“On the supply chain related to testing, there will be a DPA action today but it’s not one of the forceful DPA actions,” he said. “It’s a hand-up, it’s an investment in American industry that will greatly expand the testing we need, some of the testing supplies, so that particularly by fall when we may have COVID circulating with influenza and need drastically more tests than we have now, we’ll have the supplies that we need.”

“The DPA has been used selectively when it’s necessary,” he added. “But in most regards, certainly regarding testing it’s really unnecessary.”

8:16 a.m.: Quest Diagnostics launches direct-to-consumer antibody testing service

For $119, people can now purchase novel coronavirus antibody testing for themselves without having to visit a doctor’s office.

Quest Diagnostics launched QuestDirect on Tuesday, its consumer-initiated testing business through which individuals can request the antibody test and pay for the service online. Each request is reviewed and, if deemed appropriate, an order for testing is issued by a licensed physician and the consumer will schedule an appointment for a blood draw at one of the company’s 2,200 patient service centers around the United States.

On average, test results are available online via the company’s secure patient portal one to two days after the blood draw. Consumers will have the opportunity to speak with a licensed physician about their results, according to a press release from Quest Diagnostics.

Antibody testing cannot detect whether a patient is currently infected with the novel coronavirus, but it can indicate whether the individual was previously infected and developed the antibodies to fight the virus.

“While the science on COVID-19 is evolving, testing for antibodies may identify people who have likely been exposed to COVID-19 and might have mounted an immune response to the virus,” Dr. Jay Wohlgemuth, senior vice president and chief medical officer of Quest Diagnostics, said in a statement Tuesday.

The New Jersey-based diagnostic testing giant noted several limitations to the antibody testing, including that positive results may be due to past or present infection with other coronavirus strains which don’t cause COVID-19.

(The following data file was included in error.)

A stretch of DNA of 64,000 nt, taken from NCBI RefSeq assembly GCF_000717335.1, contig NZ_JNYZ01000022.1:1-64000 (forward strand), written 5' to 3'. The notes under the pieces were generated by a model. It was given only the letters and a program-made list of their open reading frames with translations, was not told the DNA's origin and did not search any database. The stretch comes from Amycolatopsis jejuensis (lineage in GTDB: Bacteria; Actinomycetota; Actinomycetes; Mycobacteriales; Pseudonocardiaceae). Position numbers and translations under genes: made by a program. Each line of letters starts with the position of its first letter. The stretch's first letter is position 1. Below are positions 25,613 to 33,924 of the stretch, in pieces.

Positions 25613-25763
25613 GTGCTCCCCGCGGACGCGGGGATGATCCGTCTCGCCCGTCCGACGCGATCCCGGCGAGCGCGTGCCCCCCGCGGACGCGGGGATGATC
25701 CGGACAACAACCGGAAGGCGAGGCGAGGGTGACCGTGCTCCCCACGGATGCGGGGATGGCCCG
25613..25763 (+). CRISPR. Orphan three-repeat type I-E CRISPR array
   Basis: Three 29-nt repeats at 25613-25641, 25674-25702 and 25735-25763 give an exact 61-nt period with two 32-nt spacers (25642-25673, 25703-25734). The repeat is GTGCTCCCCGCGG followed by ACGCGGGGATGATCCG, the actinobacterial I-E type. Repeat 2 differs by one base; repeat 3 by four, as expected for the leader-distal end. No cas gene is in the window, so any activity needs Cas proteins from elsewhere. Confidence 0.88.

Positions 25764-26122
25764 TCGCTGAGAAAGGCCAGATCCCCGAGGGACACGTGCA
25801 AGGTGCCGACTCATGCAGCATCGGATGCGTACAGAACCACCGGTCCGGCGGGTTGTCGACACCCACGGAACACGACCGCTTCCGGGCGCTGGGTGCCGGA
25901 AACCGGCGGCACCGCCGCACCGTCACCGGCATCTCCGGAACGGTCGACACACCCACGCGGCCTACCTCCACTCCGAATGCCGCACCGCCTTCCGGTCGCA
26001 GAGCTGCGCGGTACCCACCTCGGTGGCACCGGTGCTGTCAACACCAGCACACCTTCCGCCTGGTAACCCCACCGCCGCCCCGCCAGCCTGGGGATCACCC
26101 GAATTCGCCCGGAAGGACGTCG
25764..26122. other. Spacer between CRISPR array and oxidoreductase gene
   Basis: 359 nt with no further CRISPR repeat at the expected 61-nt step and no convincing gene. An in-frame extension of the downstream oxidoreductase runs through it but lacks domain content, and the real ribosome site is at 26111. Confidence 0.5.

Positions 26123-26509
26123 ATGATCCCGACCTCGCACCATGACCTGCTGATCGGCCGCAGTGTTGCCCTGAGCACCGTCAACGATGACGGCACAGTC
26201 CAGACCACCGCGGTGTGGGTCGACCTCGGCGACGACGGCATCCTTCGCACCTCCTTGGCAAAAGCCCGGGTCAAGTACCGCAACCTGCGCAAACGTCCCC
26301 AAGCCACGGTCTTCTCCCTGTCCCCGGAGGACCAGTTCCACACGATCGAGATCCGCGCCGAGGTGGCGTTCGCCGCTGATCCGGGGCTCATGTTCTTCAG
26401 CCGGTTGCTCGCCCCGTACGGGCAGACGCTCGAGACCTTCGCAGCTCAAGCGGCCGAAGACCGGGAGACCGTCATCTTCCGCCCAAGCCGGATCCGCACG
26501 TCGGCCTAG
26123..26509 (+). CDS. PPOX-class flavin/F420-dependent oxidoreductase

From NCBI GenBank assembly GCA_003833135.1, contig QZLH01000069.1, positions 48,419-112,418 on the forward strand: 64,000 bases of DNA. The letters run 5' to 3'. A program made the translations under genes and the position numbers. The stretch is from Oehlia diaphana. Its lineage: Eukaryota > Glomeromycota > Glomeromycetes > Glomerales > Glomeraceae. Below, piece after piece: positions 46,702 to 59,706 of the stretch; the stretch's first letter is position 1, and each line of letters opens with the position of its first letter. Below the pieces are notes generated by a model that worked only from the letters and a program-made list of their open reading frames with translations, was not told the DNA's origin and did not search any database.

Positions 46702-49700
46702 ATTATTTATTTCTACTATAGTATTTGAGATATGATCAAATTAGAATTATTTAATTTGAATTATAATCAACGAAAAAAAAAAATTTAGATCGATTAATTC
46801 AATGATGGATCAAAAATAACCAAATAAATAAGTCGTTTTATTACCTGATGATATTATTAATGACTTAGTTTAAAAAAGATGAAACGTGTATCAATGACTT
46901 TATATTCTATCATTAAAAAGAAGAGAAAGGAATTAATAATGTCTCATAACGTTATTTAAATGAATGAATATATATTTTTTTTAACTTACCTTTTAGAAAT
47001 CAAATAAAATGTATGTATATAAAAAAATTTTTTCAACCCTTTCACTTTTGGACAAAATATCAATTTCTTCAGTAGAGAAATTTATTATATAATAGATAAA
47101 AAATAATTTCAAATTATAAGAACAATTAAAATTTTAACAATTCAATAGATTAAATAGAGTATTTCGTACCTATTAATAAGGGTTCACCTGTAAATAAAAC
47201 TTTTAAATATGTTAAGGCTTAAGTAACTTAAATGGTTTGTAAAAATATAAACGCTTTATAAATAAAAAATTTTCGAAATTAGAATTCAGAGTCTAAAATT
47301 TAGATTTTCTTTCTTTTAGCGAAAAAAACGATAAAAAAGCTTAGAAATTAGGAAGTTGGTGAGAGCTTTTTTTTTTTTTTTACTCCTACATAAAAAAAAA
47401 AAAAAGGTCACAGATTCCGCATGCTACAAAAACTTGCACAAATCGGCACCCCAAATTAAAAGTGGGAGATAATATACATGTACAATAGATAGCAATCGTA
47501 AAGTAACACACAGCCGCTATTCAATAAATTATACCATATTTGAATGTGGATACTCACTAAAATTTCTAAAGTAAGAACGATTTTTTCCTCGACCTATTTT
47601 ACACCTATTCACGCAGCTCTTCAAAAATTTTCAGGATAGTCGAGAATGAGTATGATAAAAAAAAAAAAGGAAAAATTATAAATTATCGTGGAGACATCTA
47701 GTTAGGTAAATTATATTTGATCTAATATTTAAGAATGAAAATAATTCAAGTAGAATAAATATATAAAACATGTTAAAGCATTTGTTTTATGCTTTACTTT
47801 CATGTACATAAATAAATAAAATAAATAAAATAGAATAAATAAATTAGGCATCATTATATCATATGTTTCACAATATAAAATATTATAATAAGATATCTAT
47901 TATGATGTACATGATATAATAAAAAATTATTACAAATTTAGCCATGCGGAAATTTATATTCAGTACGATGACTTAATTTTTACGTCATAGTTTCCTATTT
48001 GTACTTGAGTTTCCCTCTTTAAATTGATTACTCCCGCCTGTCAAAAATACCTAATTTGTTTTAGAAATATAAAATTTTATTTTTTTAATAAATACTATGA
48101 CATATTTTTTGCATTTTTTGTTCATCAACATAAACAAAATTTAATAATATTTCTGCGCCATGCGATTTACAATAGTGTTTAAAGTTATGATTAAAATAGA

7:55 a.m.: CityMD now offering COVID-19 nasal swab and antibody tests

CityMD said it is now able to offer both a COVID-19 test and an antibody test to patients at all its locations.

The New York-based healthcare company, which runs more than 120 urgent care centers in New York, New Jersey and Washington state, announced Monday that it will be able to conduct nasal swab molecular tests on patients who currently have COVID-19 symptoms as well as those who had symptoms but have since recovered and need a negative test to return to work. It will take three to five days to receive results from the molecular test, during which patients must self-quarantine, according to a press release from CityMD.

Starting Tuesday, CityMD said it will also offer an antibody blood test which will indicate “with high accuracy” if a patient had previously contracted the novel coronavirus, whether or not they experienced symptoms. All patients will receive their antibody test results three to five days after testing, if not sooner, according to the press release.

7:24 a.m.: Family’s dog thought to be first in US to test positive for COVID-19

The novel coronavirus has been detected in a family’s pet dog taking part in a research study at Duke University in North Carolina, officials said.

The animal is participating in the “Molecular and Epidemiological Study of Suspected Infection.” Dr. Chris Woods, the lead investigator of the study, said he believes it’s the country’s first known positive case of COVID-19 in a canine.